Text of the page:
As millennials become a larger and larger proportion of the workforce, businesses are going to have to develop successful strategies to retain millennial employees if they want to remain competitive and ultimately successful in sometimes-difficult market conditions. While better educated than their forebears, millennials can also be more out-spoken against policies they disagree with (as Google has discovered to their cost), and less loyal overall to the company than older age cohorts. Here are 5 proven ways your company can successfully retain millennial employees.
How to Retain Millennial Employees
1. Create an attractive working environment
Hardworking millennials in the workplace are increasingly looking for a workplace that they believe they will feel relaxed and happy in. Though it’s not possible for a company to force colleagues to get along or enjoy each other socially outside of office hours, there are simple ways a company can foster an environment that makes this more likely. Firstly, companies should try to deal with those small day-to-day annoyances that really bother workers – such as the photocopier that doesn’t function properly, or a carpet that is long past its best and gives the impression that management don’t care. Then look to ways of getting workers to collaborate more often, which can be as simple as providing a descent coffee machine. Plants and artwork positioned around an office environment can also create a positive ‘get-to-it’ vibe, but avoid hanging anything with a mantra attached – which millennials will actually find old fashioned and off-putting.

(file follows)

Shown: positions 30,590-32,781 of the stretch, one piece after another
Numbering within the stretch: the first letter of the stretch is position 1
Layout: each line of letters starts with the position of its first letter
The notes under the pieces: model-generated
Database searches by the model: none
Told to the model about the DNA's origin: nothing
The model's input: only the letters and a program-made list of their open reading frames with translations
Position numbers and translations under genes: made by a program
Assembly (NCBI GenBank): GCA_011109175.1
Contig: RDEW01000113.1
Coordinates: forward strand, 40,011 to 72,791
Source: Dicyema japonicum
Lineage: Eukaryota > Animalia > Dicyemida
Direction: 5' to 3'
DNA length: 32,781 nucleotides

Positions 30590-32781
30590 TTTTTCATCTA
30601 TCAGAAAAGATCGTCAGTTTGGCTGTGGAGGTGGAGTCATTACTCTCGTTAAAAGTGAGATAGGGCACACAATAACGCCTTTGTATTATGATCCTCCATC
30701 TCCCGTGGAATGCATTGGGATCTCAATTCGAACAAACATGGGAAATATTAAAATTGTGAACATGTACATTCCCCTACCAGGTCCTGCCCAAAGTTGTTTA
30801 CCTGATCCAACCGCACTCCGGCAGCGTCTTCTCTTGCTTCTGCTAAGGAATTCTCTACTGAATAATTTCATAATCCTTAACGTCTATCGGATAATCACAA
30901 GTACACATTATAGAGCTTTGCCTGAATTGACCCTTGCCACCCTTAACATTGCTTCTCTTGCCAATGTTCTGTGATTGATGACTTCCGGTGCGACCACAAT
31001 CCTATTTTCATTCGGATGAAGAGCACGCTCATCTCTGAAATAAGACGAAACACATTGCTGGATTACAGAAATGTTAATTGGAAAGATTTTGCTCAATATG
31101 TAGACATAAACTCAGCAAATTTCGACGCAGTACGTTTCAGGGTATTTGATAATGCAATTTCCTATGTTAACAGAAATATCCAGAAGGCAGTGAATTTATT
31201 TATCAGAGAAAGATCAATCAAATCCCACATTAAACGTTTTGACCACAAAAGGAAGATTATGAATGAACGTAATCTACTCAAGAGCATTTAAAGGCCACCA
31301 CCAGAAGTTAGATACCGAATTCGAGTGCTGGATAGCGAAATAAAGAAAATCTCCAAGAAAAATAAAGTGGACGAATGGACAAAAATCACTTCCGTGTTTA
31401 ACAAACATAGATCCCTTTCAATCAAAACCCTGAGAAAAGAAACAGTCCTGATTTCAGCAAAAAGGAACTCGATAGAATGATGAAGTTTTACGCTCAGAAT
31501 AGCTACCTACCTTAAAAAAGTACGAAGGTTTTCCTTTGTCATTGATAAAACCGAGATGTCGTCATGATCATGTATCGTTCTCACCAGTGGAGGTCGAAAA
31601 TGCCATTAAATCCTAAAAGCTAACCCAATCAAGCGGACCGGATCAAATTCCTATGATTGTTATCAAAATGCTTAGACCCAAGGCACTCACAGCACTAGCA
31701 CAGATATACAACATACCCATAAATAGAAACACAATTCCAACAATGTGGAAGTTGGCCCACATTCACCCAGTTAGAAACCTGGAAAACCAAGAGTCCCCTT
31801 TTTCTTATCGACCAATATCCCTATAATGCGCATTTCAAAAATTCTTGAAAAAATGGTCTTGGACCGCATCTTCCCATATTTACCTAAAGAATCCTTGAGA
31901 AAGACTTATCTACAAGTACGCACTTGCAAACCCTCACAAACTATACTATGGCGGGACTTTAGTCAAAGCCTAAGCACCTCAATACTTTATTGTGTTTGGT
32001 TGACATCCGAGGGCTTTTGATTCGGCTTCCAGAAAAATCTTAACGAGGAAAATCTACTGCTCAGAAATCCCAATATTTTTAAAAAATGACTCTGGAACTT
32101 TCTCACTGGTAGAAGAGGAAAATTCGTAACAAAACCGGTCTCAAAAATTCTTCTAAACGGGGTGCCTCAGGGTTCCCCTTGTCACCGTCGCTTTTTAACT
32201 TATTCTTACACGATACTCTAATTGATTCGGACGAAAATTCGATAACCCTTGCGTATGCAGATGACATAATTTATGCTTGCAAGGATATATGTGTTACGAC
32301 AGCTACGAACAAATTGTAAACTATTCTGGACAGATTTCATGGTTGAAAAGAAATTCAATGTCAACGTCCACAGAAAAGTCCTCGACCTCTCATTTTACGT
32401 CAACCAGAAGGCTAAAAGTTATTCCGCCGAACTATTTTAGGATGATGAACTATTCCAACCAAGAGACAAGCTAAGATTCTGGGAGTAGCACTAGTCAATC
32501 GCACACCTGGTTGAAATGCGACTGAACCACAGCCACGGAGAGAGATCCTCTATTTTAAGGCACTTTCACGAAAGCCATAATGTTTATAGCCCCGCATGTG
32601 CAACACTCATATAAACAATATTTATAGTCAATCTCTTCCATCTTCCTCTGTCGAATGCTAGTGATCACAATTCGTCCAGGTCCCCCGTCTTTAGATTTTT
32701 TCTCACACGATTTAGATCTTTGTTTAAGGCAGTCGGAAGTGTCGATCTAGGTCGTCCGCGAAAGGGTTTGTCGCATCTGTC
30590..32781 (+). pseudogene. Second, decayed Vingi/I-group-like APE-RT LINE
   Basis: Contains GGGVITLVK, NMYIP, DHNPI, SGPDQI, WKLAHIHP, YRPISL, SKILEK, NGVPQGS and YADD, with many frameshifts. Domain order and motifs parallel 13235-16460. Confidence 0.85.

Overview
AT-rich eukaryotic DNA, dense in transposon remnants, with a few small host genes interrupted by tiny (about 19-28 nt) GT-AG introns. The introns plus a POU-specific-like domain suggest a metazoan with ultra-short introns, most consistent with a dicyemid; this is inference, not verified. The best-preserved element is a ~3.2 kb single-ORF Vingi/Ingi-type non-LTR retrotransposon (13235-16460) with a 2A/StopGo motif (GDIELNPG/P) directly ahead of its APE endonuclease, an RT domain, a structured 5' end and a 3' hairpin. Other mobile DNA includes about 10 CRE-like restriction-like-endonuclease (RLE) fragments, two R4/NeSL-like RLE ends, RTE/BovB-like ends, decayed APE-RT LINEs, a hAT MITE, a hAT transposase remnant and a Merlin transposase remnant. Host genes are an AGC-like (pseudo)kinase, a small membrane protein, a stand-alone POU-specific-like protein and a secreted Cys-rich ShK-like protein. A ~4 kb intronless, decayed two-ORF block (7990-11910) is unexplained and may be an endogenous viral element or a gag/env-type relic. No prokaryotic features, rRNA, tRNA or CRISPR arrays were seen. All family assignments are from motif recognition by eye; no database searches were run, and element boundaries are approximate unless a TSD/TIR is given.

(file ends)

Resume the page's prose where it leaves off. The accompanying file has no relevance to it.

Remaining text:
2. Construct a clear ladder of career progression
A feeling of stagnation in a job is one of the main reasons companies struggle to retain millennial employees. Knowing that the lifelong job of yesteryear is a rare as hen’s teeth, millennials have an ever-decreasing loyalty to their workplace, and aren’t afraid to jump ship if a more fulfilling position with clear career progression appears on the horizon. This can mean a company has gone to all the
trouble, time and expense of training up a millennial employee only to see them wave goodbye six months down the line. A proven way to avoid this according to PwC is by recognizing and rewarding achievements and accomplishments. It can be as simple as ‘good job’ or a small physical reward like a gift token, but the most successful companies to engage millennial employees will have a system
of internal promotions and career development that focuses on long-term goals and achievement. While a salary bump is always welcome, ultimately more than half of millennials would take a pay cut for a new position they believe better suits them.
3. Ensure a positive work-life balance